Deregulation will create more opportunities
China’s strong fundamentals and abundant opportunities ensure that it will enjoy robust growth and it will remain the world’s economic engine, Dr Xiang Bing told business leaders and influencers in New York.
“I continue to be very optimistic about the future of China’s economy,” said Dr. Xiang, the Founding Dean of Cheung Kong Graduate School of Business and Professor of Chinese Business and Globalization.
Dr. Xiang, who was speaking at the New York office of White & Case LLP, said China will enjoy continued strong performance in part because it benefits from capable leadership. The Chinese system rests on genuine meritocracy that ensures the most capable and accomplished administrators rise to leadership positions.
More importantly, however, is China’s enterprising entrepreneurs and vibrant private sector that fuel continued growth in the world’s second largest economy, he said.
In China, the role of the government in the economy continues to decline in favor of the private sector, the Dean said. The Chinese private sector’s contribution to the gross domestic product (GDP) stands at 70% and growing, and it employs 80% of the country’s workforce.
What’s more is that opportunities for growth in China are not drying up, even as the rate of growth has declined in recent years. Dr Xiang said there are nearly 20 critical sectors that can be deregulated. The potentials that would become available from deregulating these sectors, such as telecommunications and financial services, would ensure vibrant and healthy growth for many years.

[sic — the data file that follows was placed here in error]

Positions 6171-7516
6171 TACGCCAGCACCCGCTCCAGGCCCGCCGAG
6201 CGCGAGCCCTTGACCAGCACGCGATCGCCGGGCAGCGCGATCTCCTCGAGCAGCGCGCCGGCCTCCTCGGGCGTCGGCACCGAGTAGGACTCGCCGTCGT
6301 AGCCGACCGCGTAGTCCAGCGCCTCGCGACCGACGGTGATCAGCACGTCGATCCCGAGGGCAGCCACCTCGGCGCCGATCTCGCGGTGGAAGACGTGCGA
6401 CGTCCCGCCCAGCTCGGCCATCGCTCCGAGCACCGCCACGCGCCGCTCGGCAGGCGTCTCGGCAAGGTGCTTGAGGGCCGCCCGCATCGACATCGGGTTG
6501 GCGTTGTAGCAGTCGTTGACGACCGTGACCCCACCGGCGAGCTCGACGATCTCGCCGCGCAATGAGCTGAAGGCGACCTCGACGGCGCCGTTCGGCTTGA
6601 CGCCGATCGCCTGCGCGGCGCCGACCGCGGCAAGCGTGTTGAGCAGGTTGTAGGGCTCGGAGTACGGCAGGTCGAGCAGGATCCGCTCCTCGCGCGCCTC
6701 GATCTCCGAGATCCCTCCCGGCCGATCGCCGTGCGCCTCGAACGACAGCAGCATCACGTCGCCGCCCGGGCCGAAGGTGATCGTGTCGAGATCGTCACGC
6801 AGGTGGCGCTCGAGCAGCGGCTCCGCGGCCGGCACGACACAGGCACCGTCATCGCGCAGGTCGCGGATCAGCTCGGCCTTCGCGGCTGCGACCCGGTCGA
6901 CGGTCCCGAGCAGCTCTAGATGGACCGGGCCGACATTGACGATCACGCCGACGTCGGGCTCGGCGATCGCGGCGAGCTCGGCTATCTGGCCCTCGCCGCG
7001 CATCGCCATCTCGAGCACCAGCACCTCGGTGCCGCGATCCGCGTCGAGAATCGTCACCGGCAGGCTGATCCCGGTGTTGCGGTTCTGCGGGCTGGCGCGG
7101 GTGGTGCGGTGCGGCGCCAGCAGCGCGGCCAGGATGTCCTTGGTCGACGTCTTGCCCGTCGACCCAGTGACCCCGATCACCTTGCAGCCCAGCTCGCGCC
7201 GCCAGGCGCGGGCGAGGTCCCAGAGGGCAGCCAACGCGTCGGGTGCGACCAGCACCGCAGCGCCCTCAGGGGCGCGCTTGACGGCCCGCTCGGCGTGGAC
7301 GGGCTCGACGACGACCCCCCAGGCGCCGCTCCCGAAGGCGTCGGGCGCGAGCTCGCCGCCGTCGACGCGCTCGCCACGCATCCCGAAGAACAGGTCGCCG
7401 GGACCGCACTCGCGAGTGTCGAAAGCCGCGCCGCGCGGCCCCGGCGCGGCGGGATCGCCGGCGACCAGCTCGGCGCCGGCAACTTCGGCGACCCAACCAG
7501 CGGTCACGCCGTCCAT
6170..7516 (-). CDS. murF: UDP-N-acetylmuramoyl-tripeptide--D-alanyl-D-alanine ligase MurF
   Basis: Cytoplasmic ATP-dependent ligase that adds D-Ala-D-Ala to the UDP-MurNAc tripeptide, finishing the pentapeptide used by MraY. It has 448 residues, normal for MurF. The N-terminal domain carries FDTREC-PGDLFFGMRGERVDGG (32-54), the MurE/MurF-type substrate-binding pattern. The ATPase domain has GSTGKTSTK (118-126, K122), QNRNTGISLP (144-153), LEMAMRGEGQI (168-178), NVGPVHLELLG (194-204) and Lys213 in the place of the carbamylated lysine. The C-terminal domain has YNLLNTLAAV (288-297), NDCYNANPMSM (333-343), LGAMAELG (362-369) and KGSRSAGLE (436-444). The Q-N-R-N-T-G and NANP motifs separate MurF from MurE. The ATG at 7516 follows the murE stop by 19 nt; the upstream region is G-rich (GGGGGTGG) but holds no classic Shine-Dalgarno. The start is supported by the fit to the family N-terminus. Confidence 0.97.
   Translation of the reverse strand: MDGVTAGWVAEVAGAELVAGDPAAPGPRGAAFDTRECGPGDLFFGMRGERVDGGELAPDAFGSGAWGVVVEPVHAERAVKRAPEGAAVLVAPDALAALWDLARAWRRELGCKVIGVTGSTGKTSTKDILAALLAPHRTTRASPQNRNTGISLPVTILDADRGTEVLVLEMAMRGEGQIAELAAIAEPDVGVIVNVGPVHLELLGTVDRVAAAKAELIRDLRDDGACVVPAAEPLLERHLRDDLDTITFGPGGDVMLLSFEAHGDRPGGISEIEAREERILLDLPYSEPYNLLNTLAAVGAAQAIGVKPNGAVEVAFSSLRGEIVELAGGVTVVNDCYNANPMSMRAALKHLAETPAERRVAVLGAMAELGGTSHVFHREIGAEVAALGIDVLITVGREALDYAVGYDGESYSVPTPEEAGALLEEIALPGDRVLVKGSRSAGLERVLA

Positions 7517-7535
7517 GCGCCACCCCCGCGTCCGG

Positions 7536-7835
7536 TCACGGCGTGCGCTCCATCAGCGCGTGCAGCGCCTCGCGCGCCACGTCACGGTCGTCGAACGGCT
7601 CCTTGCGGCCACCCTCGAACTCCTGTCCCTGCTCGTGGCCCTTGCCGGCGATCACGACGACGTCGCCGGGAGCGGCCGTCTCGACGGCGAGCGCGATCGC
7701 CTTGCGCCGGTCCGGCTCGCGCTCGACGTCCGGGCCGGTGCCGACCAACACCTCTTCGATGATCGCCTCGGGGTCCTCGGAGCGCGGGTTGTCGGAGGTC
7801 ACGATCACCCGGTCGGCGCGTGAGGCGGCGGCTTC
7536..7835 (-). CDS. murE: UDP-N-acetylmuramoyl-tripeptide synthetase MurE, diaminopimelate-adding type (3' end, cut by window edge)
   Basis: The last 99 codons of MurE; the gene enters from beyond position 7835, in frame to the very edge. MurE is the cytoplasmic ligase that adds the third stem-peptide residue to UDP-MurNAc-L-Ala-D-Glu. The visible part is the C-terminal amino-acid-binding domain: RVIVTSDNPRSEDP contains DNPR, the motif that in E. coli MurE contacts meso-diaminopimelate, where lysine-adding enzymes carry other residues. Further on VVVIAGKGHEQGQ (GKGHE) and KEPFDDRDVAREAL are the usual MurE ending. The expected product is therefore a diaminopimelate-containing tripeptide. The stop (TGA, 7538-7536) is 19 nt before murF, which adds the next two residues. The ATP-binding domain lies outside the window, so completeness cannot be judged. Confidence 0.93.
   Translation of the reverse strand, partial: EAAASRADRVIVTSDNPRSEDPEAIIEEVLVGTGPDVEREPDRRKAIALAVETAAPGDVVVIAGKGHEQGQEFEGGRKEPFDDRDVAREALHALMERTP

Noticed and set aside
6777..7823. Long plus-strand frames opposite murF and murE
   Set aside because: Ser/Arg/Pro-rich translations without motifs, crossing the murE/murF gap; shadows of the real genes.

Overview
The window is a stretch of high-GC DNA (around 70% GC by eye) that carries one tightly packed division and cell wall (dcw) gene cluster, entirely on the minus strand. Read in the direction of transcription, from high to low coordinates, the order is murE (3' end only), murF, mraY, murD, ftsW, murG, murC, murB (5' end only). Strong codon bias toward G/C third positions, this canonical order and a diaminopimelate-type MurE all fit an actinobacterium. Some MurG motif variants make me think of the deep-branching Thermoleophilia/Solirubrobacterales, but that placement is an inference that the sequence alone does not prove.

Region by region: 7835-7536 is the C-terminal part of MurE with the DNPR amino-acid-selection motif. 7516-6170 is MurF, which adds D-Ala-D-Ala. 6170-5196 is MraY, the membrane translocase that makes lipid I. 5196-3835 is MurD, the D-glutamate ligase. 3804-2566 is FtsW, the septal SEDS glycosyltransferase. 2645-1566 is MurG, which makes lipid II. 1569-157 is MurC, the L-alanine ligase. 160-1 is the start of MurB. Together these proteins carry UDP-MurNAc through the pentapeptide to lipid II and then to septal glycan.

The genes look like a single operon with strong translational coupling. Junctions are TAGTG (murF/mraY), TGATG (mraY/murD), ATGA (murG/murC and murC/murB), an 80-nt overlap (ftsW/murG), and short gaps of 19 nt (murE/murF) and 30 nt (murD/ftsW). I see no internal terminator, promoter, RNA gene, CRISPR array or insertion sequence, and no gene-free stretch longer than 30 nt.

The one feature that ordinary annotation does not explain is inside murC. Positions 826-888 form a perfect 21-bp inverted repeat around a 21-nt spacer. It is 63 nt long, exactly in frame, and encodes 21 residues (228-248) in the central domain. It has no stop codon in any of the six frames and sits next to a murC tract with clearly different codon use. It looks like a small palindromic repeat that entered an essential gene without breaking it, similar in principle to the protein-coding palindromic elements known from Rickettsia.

“Because of the opportunities that would arise from deregulation, you still don’t need innovation in China; the old formula (of imitation) will continue to work for sometime,” Dr. Xiang said.
Dr. Xiang said China’s lack of invention and its reliance on imitation in manufacturing and services is not different from the model pursued by Japan, Korea, and other countries, including the United States, when they started industrialization.
China’s economic rise, Dr. Xiang said, is a product of globalization. “You can understand then why China defends globalization,” he said.
A reflection of the openness of China’s economy to the world is that there are more foreign companies operating in China than in Korea and Japan. Many global consumer product companies draw nearly or more than half of their revenue from Chinese consumers.
To be sure, China’s engagement with the world continues to be critically important to the health of the world economy.
Speaking about the Chinese government, Dr. Xiang said that although the country is governed by the Chinese Communist Party, whose structure resembles that of the former Soviet Union, China is essentially “the most capitalist country in the world.” Confucius principles are far more influential in how China is governed, he said. Nevertheless, Dr. Xiang credited Chairman Mao Tse Tung for putting China on the road of social progress and modernization. For instance, he attributed women’s liberation and mass participation in the economy to the commitment of the revolutionary leader to this cause.
After Mao, the reformist Deng Xiaoping replaced ideology with pragmatism. He began China’s economic liberalization and focused on economic progress. An often-repeated statement from him exemplified his preference for results over doctrine. Dr. Xiang mentioned that quote in tribute to the transition that began under Deng’s leadership: “It took someone of his calibre to say: ‘It doesn’t matter whether a cat is white or black, as long as it catches mice.’”